The environmental toxicology of zinc oxide nanoparticles to the oligochaete
O'Rourke, Shona Aisling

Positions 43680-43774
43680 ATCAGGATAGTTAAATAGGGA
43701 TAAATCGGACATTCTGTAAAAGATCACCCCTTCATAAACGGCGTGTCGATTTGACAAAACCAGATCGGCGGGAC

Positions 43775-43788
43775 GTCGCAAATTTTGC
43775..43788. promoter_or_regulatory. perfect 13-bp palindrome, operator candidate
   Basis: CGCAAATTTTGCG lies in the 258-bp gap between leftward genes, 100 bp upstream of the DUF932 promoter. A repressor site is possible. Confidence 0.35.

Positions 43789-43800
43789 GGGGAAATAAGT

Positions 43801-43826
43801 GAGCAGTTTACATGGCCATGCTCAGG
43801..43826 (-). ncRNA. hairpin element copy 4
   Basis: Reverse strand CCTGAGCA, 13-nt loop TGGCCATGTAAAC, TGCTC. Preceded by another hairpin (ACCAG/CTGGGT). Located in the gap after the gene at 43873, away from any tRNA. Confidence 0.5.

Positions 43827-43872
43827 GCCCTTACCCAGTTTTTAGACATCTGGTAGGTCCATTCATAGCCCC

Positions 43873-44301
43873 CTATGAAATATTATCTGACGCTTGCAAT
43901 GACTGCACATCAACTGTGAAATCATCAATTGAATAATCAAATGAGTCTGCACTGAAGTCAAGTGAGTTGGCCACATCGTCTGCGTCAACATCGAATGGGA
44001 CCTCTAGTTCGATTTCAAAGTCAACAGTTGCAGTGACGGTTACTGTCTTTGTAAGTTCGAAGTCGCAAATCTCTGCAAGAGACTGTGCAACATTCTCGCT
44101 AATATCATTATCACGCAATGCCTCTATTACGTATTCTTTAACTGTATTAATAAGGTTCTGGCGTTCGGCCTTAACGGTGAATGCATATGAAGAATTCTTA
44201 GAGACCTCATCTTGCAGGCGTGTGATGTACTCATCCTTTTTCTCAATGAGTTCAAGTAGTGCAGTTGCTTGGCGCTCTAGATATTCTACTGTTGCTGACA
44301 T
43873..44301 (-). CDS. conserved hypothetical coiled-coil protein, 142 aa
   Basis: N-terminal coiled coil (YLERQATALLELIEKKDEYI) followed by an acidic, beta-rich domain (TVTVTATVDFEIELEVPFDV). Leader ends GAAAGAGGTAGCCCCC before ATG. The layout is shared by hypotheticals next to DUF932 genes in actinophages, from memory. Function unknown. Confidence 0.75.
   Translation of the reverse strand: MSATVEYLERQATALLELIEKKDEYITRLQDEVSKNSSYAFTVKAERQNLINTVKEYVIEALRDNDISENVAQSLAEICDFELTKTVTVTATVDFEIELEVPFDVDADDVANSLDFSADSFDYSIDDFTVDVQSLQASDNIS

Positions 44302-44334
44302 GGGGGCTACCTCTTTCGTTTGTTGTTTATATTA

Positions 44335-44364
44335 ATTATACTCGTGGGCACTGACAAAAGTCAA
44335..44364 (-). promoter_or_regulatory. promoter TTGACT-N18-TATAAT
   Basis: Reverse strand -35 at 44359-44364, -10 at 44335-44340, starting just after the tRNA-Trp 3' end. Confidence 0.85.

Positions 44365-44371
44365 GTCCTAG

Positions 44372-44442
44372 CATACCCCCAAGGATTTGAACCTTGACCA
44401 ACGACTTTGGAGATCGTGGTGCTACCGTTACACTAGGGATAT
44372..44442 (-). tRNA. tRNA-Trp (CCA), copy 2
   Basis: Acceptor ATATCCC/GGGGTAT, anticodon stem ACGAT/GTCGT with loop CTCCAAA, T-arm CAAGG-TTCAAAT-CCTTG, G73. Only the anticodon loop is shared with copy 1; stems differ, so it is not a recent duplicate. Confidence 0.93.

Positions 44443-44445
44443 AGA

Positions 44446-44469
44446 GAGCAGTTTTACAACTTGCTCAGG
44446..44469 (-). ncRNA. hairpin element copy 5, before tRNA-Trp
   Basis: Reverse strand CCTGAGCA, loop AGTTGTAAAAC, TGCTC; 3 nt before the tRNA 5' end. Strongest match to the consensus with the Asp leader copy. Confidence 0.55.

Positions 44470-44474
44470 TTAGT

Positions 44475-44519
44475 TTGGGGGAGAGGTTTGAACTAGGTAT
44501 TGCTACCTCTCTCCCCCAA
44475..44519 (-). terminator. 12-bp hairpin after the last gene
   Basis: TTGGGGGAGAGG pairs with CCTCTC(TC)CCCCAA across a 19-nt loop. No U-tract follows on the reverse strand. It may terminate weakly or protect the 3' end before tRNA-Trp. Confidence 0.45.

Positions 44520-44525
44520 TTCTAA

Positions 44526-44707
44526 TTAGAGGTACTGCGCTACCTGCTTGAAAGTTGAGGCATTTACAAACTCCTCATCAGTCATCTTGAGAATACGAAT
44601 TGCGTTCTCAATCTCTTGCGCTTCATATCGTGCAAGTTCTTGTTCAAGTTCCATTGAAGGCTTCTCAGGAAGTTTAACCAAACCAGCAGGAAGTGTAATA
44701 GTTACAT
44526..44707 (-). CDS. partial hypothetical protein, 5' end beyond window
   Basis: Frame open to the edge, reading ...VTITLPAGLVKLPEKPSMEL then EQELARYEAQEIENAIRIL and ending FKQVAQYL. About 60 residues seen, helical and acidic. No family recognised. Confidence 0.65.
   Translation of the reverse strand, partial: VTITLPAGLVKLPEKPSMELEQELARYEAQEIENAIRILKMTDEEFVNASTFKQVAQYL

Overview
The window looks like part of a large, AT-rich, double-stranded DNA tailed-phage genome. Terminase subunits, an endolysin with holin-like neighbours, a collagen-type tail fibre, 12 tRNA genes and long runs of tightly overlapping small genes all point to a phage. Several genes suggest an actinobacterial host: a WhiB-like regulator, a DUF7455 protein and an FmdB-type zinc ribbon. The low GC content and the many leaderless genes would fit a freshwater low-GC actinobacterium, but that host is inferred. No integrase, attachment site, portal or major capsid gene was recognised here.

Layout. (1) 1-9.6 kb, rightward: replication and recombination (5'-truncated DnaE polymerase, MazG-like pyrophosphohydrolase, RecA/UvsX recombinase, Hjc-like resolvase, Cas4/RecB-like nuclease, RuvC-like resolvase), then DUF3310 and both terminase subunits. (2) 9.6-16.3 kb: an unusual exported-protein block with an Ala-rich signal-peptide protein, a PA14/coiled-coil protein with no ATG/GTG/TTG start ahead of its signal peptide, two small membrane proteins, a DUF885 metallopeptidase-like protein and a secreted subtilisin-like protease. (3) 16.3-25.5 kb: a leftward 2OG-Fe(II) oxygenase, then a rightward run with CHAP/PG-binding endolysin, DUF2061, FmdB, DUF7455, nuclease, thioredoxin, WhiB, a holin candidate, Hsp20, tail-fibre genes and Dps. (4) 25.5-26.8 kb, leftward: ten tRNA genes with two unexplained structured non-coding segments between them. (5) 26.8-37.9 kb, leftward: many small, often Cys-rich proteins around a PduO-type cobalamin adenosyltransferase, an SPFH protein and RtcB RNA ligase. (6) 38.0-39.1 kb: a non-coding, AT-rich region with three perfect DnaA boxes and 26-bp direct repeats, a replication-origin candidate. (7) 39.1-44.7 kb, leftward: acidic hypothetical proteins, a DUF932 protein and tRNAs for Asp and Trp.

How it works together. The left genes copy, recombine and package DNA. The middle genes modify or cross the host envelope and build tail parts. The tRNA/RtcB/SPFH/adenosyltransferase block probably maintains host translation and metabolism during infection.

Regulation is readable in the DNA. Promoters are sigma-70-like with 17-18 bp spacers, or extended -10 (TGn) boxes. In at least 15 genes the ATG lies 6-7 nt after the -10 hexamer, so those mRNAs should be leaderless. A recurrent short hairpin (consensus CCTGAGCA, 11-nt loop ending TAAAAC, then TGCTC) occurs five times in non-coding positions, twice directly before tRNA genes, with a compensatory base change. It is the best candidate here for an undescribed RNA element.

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This thesis investigated the potential toxicity of zinc oxide nanoparticles (NPs) and bulk particles (both with and without organic matter (HA)) to the Californian Blackworm, Lumbriculus variegatus. The NPs and bulk particles in this thesis were characterised using numerous techniques. ZnO NPs were found to be 91 (13364) nm (median (interquartile range)) and ZnO bulk particles were found to be 237 (322165) nm (median (interquartile range)) by TEM. In the acute behavioural study (96 hour), ZnO NPs had a dose-dependent toxic effect on the behaviour of the worms up to 10mg/L whereas the bulk had no significant effect. This result, however, was mitigated by the addition of 5mg/L HA in the NP study whereas a similar addition enhanced the toxicity of the bulk particles at 5mg/L ZnO. In the chronic study (28 days), ZnO NPs and bulk particles were found to have a dose-dependent significant effect on the behaviour of the worms after 28 days, with NPs causing a significantly greater negative response than bulk particles at 12.5, 25 and 50mg/L ZnO. HA had no effect on the toxicity of either particle type in the chronic study. Acute (96 hour) oxidative stress in L. variegatus in response to ZnO NP and bulk particle (with and without 5mg/L HA) exposure was evaluated by examining the changes in glutathione (GSH) content of cells, since NPs are expected to have potential for toxicity via mechanisms such as oxidative stress. Neither ZnO NPs nor bulk particles (with and without 5mg/L HA) were found to induce significant changes in the GSH content of L. variegatus cells after 96 hours of exposure. The uptake, accumulation and depuration of ZnO NPs and bulk particles in L. variegatus over a 48 hour period of uptake and a 48 hour period of depuration were also investigated. This study found a high level of variability and it was concluded that the protocol employed was not suitable for investigating the uptake, bioaccumulation and depuration of ZnO NPs and bulk particles. Finally, histological techniques and a number of fixatives were evaluated for use with L. variegatus. Bouin’s solution was found the most suitable fixative for use with these worms, with no histological damage observed in the morphology of the worms after a 96 hour exposure to ZnO NPs and bulk particles (with and without 5mg/L HA). When considering the toxicology results from all experiments within this thesis it is concluded that ZnO NPs can cause both acute and chronic toxicity in terms of behavioural response, but do not cause acute oxidative stress in L. variegatus.